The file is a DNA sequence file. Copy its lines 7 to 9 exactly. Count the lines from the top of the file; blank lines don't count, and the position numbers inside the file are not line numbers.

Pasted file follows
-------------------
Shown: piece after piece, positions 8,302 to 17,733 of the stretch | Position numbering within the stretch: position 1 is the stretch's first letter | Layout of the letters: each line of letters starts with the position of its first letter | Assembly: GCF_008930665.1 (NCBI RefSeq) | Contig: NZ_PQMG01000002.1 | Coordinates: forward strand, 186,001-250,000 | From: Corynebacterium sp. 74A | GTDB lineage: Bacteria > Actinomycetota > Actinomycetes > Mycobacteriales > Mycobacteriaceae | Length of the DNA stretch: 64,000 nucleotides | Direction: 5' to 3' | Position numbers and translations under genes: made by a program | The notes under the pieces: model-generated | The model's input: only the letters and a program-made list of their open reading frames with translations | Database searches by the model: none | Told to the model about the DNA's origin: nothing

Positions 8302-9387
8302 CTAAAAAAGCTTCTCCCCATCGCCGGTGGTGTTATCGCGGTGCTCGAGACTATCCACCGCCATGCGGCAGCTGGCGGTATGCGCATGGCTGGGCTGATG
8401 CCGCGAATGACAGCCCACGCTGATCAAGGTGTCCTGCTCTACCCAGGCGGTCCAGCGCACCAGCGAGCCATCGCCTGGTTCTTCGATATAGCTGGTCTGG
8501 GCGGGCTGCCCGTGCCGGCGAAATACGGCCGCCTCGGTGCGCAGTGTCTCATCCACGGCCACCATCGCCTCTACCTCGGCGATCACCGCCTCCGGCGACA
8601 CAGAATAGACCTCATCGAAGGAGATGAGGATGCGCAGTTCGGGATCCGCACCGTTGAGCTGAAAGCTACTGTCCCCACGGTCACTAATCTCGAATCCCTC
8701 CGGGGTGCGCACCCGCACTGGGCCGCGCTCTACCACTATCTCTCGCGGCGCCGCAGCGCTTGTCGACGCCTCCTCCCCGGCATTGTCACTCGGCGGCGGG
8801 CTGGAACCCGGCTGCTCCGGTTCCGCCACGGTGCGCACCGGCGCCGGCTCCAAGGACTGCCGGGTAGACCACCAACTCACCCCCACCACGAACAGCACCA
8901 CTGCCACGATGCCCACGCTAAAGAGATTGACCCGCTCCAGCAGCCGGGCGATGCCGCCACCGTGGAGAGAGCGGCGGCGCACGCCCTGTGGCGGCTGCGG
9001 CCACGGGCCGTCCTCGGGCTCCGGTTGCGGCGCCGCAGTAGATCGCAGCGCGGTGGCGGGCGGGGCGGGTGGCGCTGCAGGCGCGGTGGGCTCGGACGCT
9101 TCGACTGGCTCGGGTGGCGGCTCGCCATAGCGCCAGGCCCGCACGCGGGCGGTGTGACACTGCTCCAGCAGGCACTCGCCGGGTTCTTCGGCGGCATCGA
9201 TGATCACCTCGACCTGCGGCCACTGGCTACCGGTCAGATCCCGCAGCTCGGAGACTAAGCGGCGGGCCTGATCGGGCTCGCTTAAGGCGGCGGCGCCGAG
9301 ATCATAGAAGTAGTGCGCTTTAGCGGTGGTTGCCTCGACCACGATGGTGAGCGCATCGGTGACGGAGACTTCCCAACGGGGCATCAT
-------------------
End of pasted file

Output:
8701 CGGGGTGCGCACCCGCACTGGGCCGCGCTCTACCACTATCTCTCGCGGCGCCGCAGCGCTTGTCGACGCCTCCTCCCCGGCATTGTCACTCGGCGGCGGG
8801 CTGGAACCCGGCTGCTCCGGTTCCGCCACGGTGCGCACCGGCGCCGGCTCCAAGGACTGCCGGGTAGACCACCAACTCACCCCCACCACGAACAGCACCA
8901 CTGCCACGATGCCCACGCTAAAGAGATTGACCCGCTCCAGCAGCCGGGCGATGCCGCCACCGTGGAGAGAGCGGCGGCGCACGCCCTGTGGCGGCTGCGG